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Cactus League leaders call for MLB to delay spring training in Arizona

15 MLB Cactus League team flags are flown inside of the Texas Rangers and Kansas City Royals spring training facility, Surprise Stadium on April 07, 2020 in Surprise, Arizona. (Photo by Christian Petersen/Getty Images)

Local leaders in the Phoenix metro area have called for Major League Baseball to delay the start of spring training in Arizona due to Maricopa County’s high coronavirus infection rate.

In a letter to MLB commissioner Rob Manfred dated Friday, leaders said they “believe it is wise to delay the start of spring training to allow for the COVID-19 situation to improve here.”

It cites data from the University of Washington’s Institute for Health Metrics and Evaluation that shows a “sharp decline” in coronavirus infections in the state by “mid-March.”

Leaders who signed the letter, including mayors, represented Phoenix, Mesa, Scottsdale, Tempe, Surprise, Glendale, Goodyear, Peoria and the Maricopa Indian Community.

“We understand that any decision to delay spring training cannot be made unliterally by MLB. As leaders charged with protecting public health, and as committed, longtime partners in the spring training industry, we want you to know that we stand united on this point,” the letter read.

“We appreciate the opportunity to offer input and thank MLB for its collaboration in assisting our facilities as they prepare for the 2021 spring training season. We welcome further discussions as needed.”

The Major League Baseball Players Association in response to the Cactus League letter said it has been assured by MLB that spring training will start as planned.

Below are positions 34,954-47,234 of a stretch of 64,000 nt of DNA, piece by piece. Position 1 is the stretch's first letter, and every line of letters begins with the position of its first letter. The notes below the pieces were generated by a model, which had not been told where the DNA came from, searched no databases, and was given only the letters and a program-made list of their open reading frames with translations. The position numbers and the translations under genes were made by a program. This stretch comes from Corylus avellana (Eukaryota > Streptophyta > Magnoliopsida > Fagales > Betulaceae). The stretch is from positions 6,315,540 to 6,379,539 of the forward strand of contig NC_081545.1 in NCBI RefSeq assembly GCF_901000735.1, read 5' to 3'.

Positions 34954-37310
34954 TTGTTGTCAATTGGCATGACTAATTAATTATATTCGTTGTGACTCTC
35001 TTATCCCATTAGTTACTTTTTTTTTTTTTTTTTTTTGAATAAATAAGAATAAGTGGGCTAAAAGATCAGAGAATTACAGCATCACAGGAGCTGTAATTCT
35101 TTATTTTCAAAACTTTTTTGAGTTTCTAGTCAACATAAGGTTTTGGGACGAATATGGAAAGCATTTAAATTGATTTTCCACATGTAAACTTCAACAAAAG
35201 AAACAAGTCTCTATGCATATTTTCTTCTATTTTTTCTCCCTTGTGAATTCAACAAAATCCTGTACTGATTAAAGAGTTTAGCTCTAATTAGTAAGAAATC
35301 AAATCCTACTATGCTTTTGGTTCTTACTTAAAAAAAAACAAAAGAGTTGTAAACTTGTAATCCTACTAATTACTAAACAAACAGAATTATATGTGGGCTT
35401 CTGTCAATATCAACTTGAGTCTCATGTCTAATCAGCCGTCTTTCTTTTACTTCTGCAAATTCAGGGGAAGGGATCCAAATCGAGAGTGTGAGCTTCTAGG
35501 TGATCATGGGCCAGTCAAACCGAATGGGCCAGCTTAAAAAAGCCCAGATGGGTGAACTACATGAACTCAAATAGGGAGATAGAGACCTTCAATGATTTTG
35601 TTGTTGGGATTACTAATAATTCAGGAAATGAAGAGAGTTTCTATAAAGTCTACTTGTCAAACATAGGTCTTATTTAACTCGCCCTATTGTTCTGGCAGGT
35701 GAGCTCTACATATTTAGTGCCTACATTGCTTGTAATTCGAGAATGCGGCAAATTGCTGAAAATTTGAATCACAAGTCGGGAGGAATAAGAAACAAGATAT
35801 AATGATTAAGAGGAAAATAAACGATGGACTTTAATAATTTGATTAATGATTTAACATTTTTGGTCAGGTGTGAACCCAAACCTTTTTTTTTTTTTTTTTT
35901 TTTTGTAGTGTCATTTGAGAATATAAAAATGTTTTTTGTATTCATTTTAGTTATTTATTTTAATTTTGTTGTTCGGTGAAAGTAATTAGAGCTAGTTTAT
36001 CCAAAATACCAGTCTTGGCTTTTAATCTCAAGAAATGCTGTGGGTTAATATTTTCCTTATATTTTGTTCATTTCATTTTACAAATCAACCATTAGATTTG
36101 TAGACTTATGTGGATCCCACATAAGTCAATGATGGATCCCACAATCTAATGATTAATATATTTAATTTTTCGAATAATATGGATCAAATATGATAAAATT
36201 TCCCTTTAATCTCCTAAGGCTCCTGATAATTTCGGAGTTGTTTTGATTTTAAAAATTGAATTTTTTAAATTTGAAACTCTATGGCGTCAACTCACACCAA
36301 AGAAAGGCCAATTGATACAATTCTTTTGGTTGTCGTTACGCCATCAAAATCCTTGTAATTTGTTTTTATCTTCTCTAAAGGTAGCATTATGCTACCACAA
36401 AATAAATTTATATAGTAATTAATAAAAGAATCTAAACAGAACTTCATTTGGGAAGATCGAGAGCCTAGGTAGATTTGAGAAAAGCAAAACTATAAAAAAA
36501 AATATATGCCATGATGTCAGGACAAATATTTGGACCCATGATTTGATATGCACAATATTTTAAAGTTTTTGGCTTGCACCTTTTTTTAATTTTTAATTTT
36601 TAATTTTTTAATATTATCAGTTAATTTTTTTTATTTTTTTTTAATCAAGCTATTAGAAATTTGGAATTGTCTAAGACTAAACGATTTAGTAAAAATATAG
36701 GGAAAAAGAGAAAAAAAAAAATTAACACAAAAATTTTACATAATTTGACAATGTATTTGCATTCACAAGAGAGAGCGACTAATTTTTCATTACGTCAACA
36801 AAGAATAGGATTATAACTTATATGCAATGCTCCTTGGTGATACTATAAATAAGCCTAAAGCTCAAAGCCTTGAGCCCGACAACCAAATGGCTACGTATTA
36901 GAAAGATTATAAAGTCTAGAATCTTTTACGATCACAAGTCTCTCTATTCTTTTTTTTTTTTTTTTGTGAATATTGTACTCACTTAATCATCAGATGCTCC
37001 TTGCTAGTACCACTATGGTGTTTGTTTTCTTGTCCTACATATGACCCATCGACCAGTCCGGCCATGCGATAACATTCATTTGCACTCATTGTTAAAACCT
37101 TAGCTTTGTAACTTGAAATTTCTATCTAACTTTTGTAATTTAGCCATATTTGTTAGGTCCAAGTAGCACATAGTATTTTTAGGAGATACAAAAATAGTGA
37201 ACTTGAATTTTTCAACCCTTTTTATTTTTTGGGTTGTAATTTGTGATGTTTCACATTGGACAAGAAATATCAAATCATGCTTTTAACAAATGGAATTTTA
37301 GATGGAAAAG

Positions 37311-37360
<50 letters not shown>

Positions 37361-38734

As of Sunday’s update from the U.S. Centers for Disease Control, Arizona continued to lead the nation in average cases and deaths per capita over the last seven days.

However, the state’s COVID-19 hospitalizations have been trending downward since spiking to record levels two weeks ago.

Arizona’s weekly percent positivity for COVID-19 diagnostic testing, an indicator of how much the virus is spreading in the community, has fallen for three consecutive weeks but remains at a substantial level.

Of the 134,157 people tested last week, 19% received a positive result, the lowest rate since the week starting Dec. 13.

The Cactus League council that wrote the letter was formed to ensure the safety of fans at the 10 spring training facilities in the Cactus League. It said it met with MLB representatives in the past few weeks and remains committed to the safety of fans by looking into “pod seating, social distancing and contactless transactions.”

The Arizona Diamondbacks and other Cactus League teams currently plan to begin formal team workouts starting in mid-February. The D-backs’ first spring game is scheduled for Feb. 27 against the Colorado Rockies at Salt River Fields.

The NBA’s Phoenix Suns and NHL’s Arizona Coyotes have played through the pandemic, though the Suns postponed three games due to coronavirus-related precautions related to their team a week ago.

The Suns have not allowed fans at their home games in downtown Phoenix, while the Coyotes have limited fan attendance to 3,450 at Gila River Arena in Glendale, Ariz.

Here is the full letter the Cactus League sent to Manfred and the MLB office.


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